506 U.S. 20 (1992), 91-719, Parke v. Raley

Docket Nº:No. 91-719
Citation:506 U.S. 20, 113 S.Ct. 517, 121 L.Ed.2d 391, 61 U.S.L.W. 4007
Party Name:Parke v. Raley
Case Date:December 01, 1992
Court:United States Supreme Court

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506 U.S. 20 (1992)

113 S.Ct. 517, 121 L.Ed.2d 391, 61 U.S.L.W. 4007




No. 91-719

United States Supreme Court

Dec. 1, 1992

Argued Oct. 5, 1992




In 1986, respondent Raley was charged with robbery and with being a persistent felony offender under a Kentucky statute that enhances sentences for repeat felons. He moved to suppress the 1979 and 1981 guilty pleas that formed the basis for the latter charge, claiming that they were invalid because the records contained no transcripts of the proceedings, and hence did not affirmatively show, as required by Boykin v. Alabama, 395 U.S. 238, that the pleas were knowing and voluntary. Under the state procedures governing the hearing on his motion, the ultimate burden of persuasion rested with the government, but a presumption of regularity attached to the judgments once the Commonwealth proved their existence, and the burden then shifted to Raley to produce evidence of their invalidity. As to the 1981 plea, Raley testified that, among other things, he signed a form specifying the charges to which he agreed to plead guilty and the judge at least advised him of his right to a jury trial. His suppression motion was denied, he was convicted, and he appealed. The Kentucky Court of Appeals found that Raley was fully informed of his rights in 1979, and inferred that he remained aware of them in 1981. Raley then filed a federal habeas petition. The District Court rejected his argument that the state courts had erred in shifting the burden of production to him, but the Court of Appeals reversed as to the 1981 plea, holding, inter alia, that, where no transcript is available, the prosecution has the entire burden of establishing a plea's validity by clear and convincing evidence and no presumption of regularity attaches to the prior judgment.


1. Kentucky's burden-of-proof scheme is permissible under the Due Process Clause. Pp. 26-35.

(a) "Tolerance for a spectrum of state procedures dealing with [recidivism] is especially appropriate" given the high rate of recidivism and the diversity of approaches that States have developed for addressing it. Spencer v. Texas, 385 U.S. 554, 566. Pp. 26-28.

(b) The deeply rooted presumption of regularity that attaches to final judgments would be improperly ignored if the presumption of invalidity applied in Boykin to cases on direct review were to be imported to recidivism proceedings, in which final judgments are collaterally attacked.

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In the absence of an allegation of government misconduct, it cannot be presumed from the mere unavailability of a transcript on collateral review that a defendant was not advised of his rights. Burgett v. Texas, 389 U.S. 109, distinguished. The presumption of regularity makes it appropriate to assign a proof burden to the defendant even when a collateral attack rests on constitutional grounds. And the difficulty of proving the invalidity of convictions entered many years ago does not make it fundamentally unfair to place a burden of production on the defendant, since the government may not have superior access to evidence. Nor is Raley's position supported by the state courts' historical treatment [113 S.Ct. 519] of defendants in recidivism proceedings, the wide range of contemporary state practices regarding the allocation of the proof burden, or interpretations of analogous federal laws, see, e.g., United States v. Gallman, 907 F.2d 639, 643-645. Pp. 523-526. Pp. 28-34.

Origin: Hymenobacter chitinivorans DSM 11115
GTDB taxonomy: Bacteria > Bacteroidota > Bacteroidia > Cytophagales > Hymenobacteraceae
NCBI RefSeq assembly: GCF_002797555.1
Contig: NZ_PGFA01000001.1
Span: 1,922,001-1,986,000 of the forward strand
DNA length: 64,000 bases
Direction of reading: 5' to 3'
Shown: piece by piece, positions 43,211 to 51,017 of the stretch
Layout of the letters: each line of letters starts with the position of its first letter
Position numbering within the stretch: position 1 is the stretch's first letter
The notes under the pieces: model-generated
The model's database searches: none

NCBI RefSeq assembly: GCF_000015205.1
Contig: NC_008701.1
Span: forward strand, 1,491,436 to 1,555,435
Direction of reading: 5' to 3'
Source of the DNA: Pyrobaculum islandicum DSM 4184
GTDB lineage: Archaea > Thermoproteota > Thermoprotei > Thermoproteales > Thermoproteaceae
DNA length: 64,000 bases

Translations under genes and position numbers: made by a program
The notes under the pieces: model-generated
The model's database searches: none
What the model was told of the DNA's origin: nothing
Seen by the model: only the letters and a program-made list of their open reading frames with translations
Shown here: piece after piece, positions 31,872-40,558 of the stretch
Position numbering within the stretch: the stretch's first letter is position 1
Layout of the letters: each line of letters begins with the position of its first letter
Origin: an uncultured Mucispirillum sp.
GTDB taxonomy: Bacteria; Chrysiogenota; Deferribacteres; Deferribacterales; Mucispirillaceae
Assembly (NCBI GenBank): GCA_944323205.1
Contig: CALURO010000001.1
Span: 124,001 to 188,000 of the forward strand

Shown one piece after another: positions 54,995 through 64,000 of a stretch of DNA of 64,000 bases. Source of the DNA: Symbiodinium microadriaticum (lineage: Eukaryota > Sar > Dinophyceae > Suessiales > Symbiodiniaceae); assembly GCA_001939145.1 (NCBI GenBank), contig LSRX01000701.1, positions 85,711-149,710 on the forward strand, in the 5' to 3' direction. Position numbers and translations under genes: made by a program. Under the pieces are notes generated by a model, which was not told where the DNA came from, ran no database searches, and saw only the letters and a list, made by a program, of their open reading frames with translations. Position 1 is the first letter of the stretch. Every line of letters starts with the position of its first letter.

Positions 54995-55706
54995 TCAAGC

(c) Due process does not require the Commonwealth to prove the validity of a prior conviction by clear and convincing extra-record evidence. Even if Boykin had addressed the question of measure of proof, it would not necessarily follow that the same standard should apply in recidivism proceedings. Given the difficulties of proof for both sides, it is not fundamentally unfair to require something less than clear and convincing evidence when the government is assigned the burden of persuasion. There is no historical tradition setting the standard at this particular level, and contemporary practice is far from uniform. Pp. 34-35.

2. The Kentucky courts properly concluded that Raley's 1981 guilty plea was valid. Their factual determinations are entitled to the presumption of correctness accorded state court factual findings under 28 U.S.C. § 2254(d). Marshall v. Lonberger, 459 U.S. 422, 431-432. The Kentucky Court of Appeals fairly inferred from Raley's 1979 experience that he understood the consequences of his 1981 plea. See, e.g., id. at 437. That, combined with his admission that he understood the charges against him and his self-serving testimony that he could not remember whether the trial judge advised him of other rights, satisfied every court that has considered the issue that the government carried its burden of persuasion under the Kentucky scheme. It cannot be said that this was error. Pp. 35-37.